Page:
And so Robert and his wife, Lady Cora (Elizabeth McGovern), whose soothing smiles seem a bit more strained than usual, decamp for the Riviera accompanied by their daughter Lady Edith (Laura Carmichael) and son-in-law Tom Branson (Allen Leech), and attended to by Carson (Jim Carter), the staunchly traditionalist butler whose two favorite words are surely "tut" and "tut." There, as they struggle not to wilt in the Gallic heat, the Crawleys lay claim to their prize and seek out answers from the soon-to-be-evicted Madame de Montmirail (French legend Nathalie Baye, looking suitably frosty) and her more conflicted, hospitable son (Jonathan Zaccaï).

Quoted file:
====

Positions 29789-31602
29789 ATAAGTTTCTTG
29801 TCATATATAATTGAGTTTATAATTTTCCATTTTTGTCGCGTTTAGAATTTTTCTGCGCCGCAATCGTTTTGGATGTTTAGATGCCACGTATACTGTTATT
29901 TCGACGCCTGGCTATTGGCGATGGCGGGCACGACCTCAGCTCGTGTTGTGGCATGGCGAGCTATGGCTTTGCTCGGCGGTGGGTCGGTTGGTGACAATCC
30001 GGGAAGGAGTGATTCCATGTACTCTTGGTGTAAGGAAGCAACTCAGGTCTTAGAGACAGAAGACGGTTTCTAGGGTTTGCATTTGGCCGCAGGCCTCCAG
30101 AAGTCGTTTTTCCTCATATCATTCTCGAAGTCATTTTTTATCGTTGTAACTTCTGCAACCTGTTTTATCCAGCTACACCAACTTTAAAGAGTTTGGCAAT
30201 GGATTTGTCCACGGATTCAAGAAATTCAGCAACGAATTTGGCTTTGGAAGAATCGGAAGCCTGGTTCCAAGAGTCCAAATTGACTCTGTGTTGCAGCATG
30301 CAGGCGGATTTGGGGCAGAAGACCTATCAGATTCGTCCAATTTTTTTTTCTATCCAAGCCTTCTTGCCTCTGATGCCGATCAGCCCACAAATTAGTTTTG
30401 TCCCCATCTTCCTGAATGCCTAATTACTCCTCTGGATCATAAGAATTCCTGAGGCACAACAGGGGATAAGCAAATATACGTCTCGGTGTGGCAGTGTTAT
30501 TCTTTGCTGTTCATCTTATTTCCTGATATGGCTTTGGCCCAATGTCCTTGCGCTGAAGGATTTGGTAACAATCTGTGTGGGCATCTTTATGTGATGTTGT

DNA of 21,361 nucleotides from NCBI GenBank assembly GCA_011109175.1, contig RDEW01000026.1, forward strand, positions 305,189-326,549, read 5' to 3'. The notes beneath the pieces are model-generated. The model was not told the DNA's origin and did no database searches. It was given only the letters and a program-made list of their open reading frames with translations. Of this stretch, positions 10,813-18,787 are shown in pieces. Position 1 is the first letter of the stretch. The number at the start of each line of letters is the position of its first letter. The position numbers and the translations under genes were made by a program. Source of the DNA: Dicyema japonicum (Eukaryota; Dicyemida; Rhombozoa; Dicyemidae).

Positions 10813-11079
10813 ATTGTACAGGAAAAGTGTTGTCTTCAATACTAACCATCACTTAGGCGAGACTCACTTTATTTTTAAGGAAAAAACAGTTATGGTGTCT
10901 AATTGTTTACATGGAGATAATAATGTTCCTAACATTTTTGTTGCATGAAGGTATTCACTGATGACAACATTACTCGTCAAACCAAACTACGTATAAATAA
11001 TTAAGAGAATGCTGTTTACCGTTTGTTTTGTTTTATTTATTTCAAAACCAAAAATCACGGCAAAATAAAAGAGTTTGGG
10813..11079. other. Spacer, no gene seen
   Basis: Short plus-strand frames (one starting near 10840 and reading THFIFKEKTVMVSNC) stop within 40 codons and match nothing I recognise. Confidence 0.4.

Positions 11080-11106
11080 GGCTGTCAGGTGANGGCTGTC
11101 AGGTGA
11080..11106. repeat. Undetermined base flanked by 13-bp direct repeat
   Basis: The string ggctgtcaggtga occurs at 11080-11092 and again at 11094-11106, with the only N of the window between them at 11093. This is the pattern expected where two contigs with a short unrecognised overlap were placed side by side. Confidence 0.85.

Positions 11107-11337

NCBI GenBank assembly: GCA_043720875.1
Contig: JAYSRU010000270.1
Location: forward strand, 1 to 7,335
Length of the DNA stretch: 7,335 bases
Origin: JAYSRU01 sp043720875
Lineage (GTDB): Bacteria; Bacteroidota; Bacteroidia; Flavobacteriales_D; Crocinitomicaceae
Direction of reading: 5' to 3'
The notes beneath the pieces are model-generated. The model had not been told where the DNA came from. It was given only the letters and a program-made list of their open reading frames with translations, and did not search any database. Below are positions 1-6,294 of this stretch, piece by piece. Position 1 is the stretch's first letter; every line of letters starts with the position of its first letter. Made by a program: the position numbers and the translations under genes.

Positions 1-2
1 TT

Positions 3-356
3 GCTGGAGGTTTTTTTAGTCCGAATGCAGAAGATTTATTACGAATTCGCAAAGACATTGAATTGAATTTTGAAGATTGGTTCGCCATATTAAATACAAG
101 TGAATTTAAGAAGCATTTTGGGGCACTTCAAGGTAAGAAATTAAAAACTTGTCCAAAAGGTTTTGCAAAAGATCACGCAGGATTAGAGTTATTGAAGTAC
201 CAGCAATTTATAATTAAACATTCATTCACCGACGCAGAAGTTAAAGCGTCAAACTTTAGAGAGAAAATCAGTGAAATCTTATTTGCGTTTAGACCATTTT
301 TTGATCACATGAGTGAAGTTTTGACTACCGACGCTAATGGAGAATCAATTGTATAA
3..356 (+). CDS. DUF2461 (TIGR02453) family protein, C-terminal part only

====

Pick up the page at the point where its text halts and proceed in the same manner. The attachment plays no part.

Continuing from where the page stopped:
Perhaps a third movie in the "Downton Abbey" franchise, if ever it happens, could savor the delicious spectacle of the Crawleys being unceremoniously kicked out of their own precious country pile. (Or maybe it could be a slasher movie; I'd pay to see "Downton Stabby.") This one, written by Fellowes and directed by Simon Curtis ("My Week With Marilyn," "Woman in Gold") with the same workmanlike efficiency, affords its share of passing pleasures. And not just of the usual luxury-porn variety, although those who watch "Downton Abbey" for the pearls, frocks and waistcoats, the posh furnishings and elegant dinners will hardly be disappointed.